The worldwide proliferation of informal, unlicensed money remittance schemes is another problem. Although they might help migrants as an essential way of transferring money home, they are vulnerable to criminal and terrorist exploitation. For example, several remittance structures were set up to serve the needs of some 750,000 migrants and refugees from Somalia. One of these, Al Barakaat, was later identified as a funding channel for Al-Qaida.

The Financial War on Terrorism is a practical guidebook for legislators, financial regulators and others involved in interdicting the financing of terrorists and their organisations. It sets out a stepby- step roadmap, including the FATF’s revised and updated recommendations on measures required to block criminal financial activity and help put terrorists out of business.

©OECD Observer No 242, March 2004




Economic data

GDP growth: +0.6% Q2 2018 year-on-year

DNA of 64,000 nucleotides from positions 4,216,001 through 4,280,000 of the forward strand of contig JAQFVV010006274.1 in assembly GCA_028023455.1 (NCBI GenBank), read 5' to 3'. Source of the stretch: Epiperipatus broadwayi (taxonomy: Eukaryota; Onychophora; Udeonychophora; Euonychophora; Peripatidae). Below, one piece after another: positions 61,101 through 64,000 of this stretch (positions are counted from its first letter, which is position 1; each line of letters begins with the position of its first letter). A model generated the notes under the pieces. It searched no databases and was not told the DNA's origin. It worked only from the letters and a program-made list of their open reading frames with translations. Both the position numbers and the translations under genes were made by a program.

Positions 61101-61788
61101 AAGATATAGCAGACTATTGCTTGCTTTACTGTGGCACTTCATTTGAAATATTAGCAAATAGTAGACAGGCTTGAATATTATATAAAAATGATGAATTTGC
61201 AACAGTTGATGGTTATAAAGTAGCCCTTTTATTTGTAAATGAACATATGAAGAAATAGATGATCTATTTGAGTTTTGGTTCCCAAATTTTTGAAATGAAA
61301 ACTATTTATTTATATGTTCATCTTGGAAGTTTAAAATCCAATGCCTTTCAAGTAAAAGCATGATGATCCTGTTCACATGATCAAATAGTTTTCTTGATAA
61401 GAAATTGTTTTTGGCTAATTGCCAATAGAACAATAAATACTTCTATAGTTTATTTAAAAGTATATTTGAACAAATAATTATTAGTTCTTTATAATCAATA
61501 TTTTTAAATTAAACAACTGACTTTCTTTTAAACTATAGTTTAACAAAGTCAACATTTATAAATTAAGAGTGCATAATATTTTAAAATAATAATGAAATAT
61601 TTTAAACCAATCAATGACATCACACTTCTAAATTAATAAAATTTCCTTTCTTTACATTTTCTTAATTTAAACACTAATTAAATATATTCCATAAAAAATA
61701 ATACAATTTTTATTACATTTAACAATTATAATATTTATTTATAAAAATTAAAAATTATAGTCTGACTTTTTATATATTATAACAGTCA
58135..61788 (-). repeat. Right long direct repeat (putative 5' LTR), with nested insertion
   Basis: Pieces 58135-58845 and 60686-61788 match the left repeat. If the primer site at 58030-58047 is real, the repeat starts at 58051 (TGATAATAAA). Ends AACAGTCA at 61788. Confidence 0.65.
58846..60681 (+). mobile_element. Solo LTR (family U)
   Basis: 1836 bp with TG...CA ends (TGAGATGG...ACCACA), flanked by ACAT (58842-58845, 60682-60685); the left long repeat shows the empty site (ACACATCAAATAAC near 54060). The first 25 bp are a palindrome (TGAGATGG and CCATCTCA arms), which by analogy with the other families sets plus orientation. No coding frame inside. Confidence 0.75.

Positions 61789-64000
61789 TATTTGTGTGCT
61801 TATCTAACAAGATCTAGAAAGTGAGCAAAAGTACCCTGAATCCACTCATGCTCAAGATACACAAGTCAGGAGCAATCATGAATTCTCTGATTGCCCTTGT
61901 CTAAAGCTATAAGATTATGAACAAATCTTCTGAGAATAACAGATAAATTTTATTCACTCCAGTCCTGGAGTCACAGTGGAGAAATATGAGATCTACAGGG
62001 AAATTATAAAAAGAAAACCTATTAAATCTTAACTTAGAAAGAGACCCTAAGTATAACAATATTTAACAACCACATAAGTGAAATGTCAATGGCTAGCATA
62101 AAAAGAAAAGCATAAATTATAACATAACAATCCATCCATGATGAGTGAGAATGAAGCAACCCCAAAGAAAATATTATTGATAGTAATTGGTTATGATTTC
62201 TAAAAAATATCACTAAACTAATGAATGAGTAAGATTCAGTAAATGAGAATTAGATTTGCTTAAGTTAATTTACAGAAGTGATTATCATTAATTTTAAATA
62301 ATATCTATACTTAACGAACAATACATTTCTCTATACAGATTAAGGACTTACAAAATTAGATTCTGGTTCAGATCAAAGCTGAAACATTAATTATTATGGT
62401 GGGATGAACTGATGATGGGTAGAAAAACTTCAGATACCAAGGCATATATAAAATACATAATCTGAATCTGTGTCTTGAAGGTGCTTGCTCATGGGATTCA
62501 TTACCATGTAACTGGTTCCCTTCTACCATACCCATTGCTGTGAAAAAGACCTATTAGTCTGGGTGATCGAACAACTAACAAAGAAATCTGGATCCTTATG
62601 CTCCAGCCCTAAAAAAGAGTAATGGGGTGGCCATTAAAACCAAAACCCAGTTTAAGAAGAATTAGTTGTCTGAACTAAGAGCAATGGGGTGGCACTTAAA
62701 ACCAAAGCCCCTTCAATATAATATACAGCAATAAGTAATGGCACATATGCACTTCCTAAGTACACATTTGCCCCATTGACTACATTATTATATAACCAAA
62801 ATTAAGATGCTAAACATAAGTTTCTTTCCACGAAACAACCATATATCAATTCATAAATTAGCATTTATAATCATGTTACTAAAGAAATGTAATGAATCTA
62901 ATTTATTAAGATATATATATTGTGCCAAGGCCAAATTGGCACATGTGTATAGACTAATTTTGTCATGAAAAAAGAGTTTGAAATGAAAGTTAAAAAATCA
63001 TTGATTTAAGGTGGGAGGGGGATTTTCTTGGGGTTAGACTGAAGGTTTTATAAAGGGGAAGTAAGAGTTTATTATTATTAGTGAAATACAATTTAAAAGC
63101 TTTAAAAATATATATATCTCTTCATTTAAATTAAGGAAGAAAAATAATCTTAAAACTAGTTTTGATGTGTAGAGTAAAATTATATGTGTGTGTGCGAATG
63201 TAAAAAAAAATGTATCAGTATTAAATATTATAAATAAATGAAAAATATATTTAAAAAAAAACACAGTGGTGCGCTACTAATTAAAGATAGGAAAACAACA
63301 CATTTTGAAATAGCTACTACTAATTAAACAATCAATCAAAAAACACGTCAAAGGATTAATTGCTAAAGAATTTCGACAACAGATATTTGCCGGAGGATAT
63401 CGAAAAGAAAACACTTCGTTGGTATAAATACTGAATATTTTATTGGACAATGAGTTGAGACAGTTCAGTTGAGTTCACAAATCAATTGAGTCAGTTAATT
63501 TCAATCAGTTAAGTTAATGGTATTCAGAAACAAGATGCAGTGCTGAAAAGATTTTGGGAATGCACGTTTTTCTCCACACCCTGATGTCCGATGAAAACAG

Consumer price inflation: 2.9% Sept 2018 annual
Trade: +2.7% exp, +3.0% imp, Q4 2017
Unemployment: 5.2% Sept 2018
Last update: 13 Nov 2018

E-Newsletter

Stay up-to-date with the latest news from the OECD by signing up for our e-newsletter :

Twitter feed

Suscribe now

<b>Subscribe now!</b>

To receive your exclusive paper editions delivered to you directly


Online edition
Previous editions

Don't miss

  • Globalisation will continue and get stronger, and how to harness it is the great challenge, says OECD Secretary-General Gurría on Bloomberg TV. Watch the interview here.
  • OECD Secretary-General Angel Gurría with UN Secretary-General António Guterres at the 73rd Session of the UN General Assembly, in New York City.